Turning to FIG. 4, a third illustrative embodiment of data frames that can be sent between a station, such as one or more of the stations 106, 108, 110 of FIG. 1 and the access point, such as the access point 102 of FIG. 1, using the end-of-data indication frame, is shown and generally designated 400. Data frames 400 include a power control frame 402 including a power control bit, a first acknowledgment frame (ACK) 404, a data frame 406, a second frame 408 ASK, frame 410 indicate the end of the data (EODI), and the third frame 412 ASK. The first short inter-frame space 414 (SIFS), the third SIFS 418, the first channel access 420, and the second channel access 422, are associated with data frame transmissions 400.

Access point 102 may discard several pending frames for a particular station, such as station 106, when a particular station enters power saving mode, since access point 102 may have scheduled such frames for transmission and may not be able to pull them back out of the transmission queue and save them as buffered frames.

In a specific embodiment, an EODI frame 410 may be scheduled for transmission by the access point when station 106 is about to enter power save mode. After scheduling the EODI frame 410, the access point 102 can buffer further traffic destined for the station 106, so that the EODI frame 410 is the last frame sent to the station 106 after it has entered the power save mode. Station 106 may refrain from entering power save mode (for example, may delay entering sleep mode) after indicating its expected transition to power save mode until the station receives an EODI frame 410.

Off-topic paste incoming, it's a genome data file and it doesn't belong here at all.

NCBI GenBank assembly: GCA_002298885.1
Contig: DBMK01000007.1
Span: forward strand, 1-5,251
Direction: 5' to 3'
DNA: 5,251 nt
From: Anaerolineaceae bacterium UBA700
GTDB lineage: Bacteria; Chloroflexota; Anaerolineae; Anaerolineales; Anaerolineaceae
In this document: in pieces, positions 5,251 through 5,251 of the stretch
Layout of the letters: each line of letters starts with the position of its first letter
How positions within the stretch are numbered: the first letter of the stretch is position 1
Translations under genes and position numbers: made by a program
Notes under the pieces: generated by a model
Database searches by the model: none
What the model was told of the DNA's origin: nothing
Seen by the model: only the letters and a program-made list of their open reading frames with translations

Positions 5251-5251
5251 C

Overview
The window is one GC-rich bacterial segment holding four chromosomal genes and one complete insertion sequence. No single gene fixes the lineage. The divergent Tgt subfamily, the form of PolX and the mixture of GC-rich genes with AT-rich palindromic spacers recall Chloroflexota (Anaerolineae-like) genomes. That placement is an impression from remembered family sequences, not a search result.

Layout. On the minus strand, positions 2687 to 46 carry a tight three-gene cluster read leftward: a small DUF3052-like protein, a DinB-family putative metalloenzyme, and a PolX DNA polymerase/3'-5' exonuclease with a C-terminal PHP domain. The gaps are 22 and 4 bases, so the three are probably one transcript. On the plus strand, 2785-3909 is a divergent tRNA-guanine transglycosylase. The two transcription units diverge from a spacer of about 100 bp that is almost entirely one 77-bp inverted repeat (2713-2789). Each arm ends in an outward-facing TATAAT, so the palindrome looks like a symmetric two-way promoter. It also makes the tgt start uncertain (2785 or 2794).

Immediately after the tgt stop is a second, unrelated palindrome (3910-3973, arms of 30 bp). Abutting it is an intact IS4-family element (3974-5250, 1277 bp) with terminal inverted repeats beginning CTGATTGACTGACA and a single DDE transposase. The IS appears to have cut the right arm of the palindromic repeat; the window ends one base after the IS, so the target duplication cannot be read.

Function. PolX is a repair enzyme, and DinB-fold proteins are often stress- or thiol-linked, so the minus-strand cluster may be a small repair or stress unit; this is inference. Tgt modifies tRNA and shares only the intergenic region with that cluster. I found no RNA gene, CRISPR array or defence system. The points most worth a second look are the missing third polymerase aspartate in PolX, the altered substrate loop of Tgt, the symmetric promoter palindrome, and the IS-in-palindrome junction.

For example, station 106 may indicate that it is about to enter power saving mode by sending a power control frame 402 to access point 102. For example, the power control (PM) bit may be set to “1” to indicate that station 106 is about to enter power saving mode. The PM bit in the previous frame sent by station 106 to access point 102 may have a value of 0, indicating that station 106 was in active mode. In response to receiving the power control frame 402, the access point 102 may schedule an EODI frame 410 for the station 106. A first ACK frame 404 may be sent by the access point 102 to the station 106 to acknowledge receipt of the power control frame 402. As explained above, the access point 102 continues to send data that has already been prepared for transmission at the time that the power control frame 402 is received from the station 106, and the station 106 continues to stay awake and receive data from the access point 102. To illustrate, access point 102 continues to send data, such as data frame 406, to station 106. Station 106 remains awake and receives data until it receives an EODI frame 410 from access point 102. The second ACK frame 408 may be sent by the station 106 to the access point 102 to acknowledge receipt by the station 106 of the data frame 406. A third ACK frame 412 may be sent by the station 106 to the access point 102 to acknowledge receipt of the EODI frame 410. Station 106 may fall asleep after receiving an EODI frame 410. Access point 102 does not send data to station 106 after access point 102 sends an EODI frame 410 to station 106.